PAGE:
Soylent is awesome. It’s basically internet food. I’m calling it ‘cloud food’. If shopping, cooking, cleaning up, and going to the *bathroom are cutting into your computer time, then Soylent is for you. It contains every single thing your body needs, is cheap, and takes thirty seconds to prepare.
People tend to moan and complain when they first hear about Soylent, but life is about priorities. Pick two:
If Soylent is cutting edge, personalized cloud food is bleeding edge. I envision a day when your ‘Soylent’ isn’t some generic nutritional substance but something completely personalized to your body’s immediate needs. Got an allergy, vitamin deficiency, unique or obscure dietary requirement? Your cloud food will be customized to those ends. With the rise of fitness trackers and the emergence of advanced biometric wearables (Apple’s new iWatch), your body’s physical needs will be communicated to the cloud in real time. This, in turn, will be the basis for your cloud food recipe which will be delivered to your house on a recurring basis. Think ‘just-in-time nutrition’.
*You still go to the bathroom, just less often.
George Bernard Shaw
The Pirate Bay is the most famous fire sharing brand in the world. It wasn’t always that way (remember Napster) and it wont be that way for much longer.
File sharing technology has evolved over the years and, with each iteration, has increasingly immunized it’s self from the threat of seizure and shut down. The next generation of P2P technology has just arrived in the form of a DarkMarket and Dark Wallet. The technology now exist to run a fully distributed and anonymous marketplace impervious to any attempts to shut it down.
The technology may have arrived but the next great file sharing brand has not. I think that The Bit Bay could be that brand. It springboards off the brand recognition of The Pirate Bay and yet, would be built on a surer technological foundation. I’v been speculating that Bitcoin could be a means of monetizing file sharing for some time and I still think that the first person to execute on this idea will be stacking more benjamins then Kim Dotcom.
A fews years ago, I developed a prototype demonstrating the concept. This prototype has no backend because something like DarkMarket didn’t exist yet but it does use a Java applet from bitlet.org that enables users to download torrent files without installing a client. All the code is inline so it could be posted to a paste bin or an anonymous static-file host.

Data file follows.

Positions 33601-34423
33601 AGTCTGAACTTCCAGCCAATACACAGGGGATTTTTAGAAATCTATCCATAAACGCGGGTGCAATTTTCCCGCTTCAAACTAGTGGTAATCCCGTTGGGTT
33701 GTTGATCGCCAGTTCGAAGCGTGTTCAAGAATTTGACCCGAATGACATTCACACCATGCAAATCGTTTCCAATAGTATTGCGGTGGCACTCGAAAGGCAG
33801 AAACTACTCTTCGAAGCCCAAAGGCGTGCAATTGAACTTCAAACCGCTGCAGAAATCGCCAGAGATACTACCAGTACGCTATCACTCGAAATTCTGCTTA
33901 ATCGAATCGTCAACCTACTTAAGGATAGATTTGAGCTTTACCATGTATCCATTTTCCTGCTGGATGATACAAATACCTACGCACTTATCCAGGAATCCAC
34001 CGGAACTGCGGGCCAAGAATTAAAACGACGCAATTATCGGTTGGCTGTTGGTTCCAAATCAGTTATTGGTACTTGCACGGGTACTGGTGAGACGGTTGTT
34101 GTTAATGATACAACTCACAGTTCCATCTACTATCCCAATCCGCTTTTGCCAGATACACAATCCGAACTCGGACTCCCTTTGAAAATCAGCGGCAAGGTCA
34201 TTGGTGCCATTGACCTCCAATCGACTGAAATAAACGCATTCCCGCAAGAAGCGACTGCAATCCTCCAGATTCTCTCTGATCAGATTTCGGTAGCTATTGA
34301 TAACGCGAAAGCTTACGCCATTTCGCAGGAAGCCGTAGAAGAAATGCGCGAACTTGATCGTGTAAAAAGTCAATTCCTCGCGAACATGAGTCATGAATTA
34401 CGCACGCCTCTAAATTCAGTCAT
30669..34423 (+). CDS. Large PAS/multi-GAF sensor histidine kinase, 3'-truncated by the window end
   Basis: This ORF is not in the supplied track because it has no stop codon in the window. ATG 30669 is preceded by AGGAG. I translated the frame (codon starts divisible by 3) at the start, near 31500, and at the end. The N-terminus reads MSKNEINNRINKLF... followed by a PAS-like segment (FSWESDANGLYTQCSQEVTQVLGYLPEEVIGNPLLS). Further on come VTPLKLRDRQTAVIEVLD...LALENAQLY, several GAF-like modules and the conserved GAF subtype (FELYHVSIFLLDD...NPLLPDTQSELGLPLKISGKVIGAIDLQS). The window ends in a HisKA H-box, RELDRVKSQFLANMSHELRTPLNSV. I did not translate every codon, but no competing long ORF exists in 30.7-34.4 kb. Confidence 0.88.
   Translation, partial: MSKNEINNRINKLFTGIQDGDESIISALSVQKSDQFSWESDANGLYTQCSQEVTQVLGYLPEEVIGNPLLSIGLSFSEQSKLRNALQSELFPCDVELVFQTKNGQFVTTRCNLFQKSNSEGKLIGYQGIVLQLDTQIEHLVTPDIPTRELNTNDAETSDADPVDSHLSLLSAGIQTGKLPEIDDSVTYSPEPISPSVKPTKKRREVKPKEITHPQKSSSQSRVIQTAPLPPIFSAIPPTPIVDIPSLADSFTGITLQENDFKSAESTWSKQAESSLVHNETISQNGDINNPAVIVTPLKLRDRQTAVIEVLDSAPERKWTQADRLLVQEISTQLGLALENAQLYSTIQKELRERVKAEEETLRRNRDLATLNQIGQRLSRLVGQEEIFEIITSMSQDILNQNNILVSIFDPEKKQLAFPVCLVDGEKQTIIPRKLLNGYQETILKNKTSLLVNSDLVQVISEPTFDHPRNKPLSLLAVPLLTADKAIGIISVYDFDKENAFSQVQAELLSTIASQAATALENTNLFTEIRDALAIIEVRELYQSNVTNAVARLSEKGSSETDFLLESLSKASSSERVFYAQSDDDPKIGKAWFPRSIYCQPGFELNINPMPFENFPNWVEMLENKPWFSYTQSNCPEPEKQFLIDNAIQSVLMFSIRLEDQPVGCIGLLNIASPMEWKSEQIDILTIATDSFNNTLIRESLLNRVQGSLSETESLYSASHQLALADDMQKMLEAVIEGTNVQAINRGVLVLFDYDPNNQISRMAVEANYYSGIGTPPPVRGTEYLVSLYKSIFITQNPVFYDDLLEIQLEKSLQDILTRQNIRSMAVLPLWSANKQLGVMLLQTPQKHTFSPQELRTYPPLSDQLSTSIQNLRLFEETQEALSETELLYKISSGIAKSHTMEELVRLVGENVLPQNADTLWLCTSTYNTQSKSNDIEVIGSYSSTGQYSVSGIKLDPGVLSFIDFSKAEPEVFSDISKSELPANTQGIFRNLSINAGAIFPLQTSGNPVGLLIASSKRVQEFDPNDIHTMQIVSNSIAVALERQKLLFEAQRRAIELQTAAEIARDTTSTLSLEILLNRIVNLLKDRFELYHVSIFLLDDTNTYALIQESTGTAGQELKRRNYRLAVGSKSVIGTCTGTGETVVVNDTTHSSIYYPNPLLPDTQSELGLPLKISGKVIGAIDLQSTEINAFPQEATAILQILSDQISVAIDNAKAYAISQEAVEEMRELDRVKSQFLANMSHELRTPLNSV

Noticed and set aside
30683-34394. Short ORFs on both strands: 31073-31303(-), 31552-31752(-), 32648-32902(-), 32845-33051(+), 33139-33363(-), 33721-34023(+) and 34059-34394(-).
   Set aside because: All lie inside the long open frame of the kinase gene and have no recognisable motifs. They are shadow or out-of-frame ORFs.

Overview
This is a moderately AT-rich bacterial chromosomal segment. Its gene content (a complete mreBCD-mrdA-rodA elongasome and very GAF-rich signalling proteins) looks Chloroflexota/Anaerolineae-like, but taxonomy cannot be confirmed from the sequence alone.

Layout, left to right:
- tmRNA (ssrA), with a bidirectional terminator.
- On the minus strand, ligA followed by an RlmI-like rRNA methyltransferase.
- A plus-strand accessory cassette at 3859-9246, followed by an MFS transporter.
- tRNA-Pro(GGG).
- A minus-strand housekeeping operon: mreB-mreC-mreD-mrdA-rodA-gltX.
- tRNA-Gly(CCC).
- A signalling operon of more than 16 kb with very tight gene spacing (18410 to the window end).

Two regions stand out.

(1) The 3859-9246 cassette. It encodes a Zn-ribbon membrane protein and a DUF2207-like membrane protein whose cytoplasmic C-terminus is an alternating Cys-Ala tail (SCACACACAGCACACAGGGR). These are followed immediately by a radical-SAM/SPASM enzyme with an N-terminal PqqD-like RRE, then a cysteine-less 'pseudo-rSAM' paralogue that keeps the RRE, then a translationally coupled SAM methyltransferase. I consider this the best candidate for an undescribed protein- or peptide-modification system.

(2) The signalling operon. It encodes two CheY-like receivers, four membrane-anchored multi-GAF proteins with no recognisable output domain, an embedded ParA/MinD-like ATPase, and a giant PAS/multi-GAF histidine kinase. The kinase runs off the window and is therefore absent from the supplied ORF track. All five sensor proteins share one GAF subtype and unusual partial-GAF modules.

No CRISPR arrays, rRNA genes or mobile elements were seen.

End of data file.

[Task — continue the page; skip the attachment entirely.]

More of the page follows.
I’m giving away this blackhat startup idea in hopes that someone with more savvy than I will run with it. Do amazing things!
The keyboard is the developers palette. A keyboard, to a programmer, should be like an ax to a lumberjack. The keyboard is THE tool of the trade.
I think Atwood and Yegge are dead on in We Are Typists First, Programmers Second.
"I can’t understand why professional programmers out there allow themselves to have a career without teaching themselves to type. It doesn’t make any sense. It’s like being, I dunno, an actor without knowing how to put your clothes on. It’s showing up to the game unprepared. It’s coming to a meeting without your slides. Going to class without your homework. Swimming in the Olympics wearing a pair of Eddie Bauer Adventurer Shorts." - Steve Yegge
Pondering on that post and that quote give me resolve to get better. A lot better. To be a master of the keyboard. I don’t merely mean typing speed either. I’m talking ‘efficiency of expression’.
The goal is to achieve the shortest possible distance between your thoughts and their instantiation. The aim is to create and construct at the speed of thought.
The two most impressive and inspiring things I’v seen on typing efficiency have been talks on Vim and Stenographic programming.
Note that these are not competing approaches. The stenotype (corded type) method builds directly on top on Vim.
What good is your proficiency on the keyboard if you’re constantly going to the mouse to adjust windows? I noticed this a few years ago and was ushered into the world of window managers.
Using a window manager is a game-changer. It was for me. My personal favorite is Moom (Mac only). I can now fully manipulate my environment without wasting time constantly fiddling with window sizes. This is why I’m a big fan of Alfred too.
OpenPandora is the only fully functioning mobile Linux console on the market that I’m aware of. It’s part handheld game console and part subnotebook. Full part awesome!
The latest model of the computer is called the Pyra and it’s being crowd-designed right now. No predictions on price yet. Why is this such a cool piece of gear?
This is not a tablet or a phone aka a baby/micro computer. It’s a full-blown computer. The real deal. And it’s not locked away on a flash drive like the many Android “USB computers” that have come out in the past few years. You pull it from your back pocket and you have a keyboard, touchscreen, usb ports, etc. That being said, there are a few specific features I’d really like to see in future generations:
1. Backlit keyboard
2. Onboard power so you can swap batteries without powering down
3. A rear eInk screen
That last request would be insane. eInk is an underutilized technology. Check out the Yota phone as an amazing example.
The would love to see the whole project crowdfunded through something with a little more traffic like Kickstarter. Until then, it will likely continue to be a niche and hard-to-find computer.
There is only one OpenPandora on eBay right now.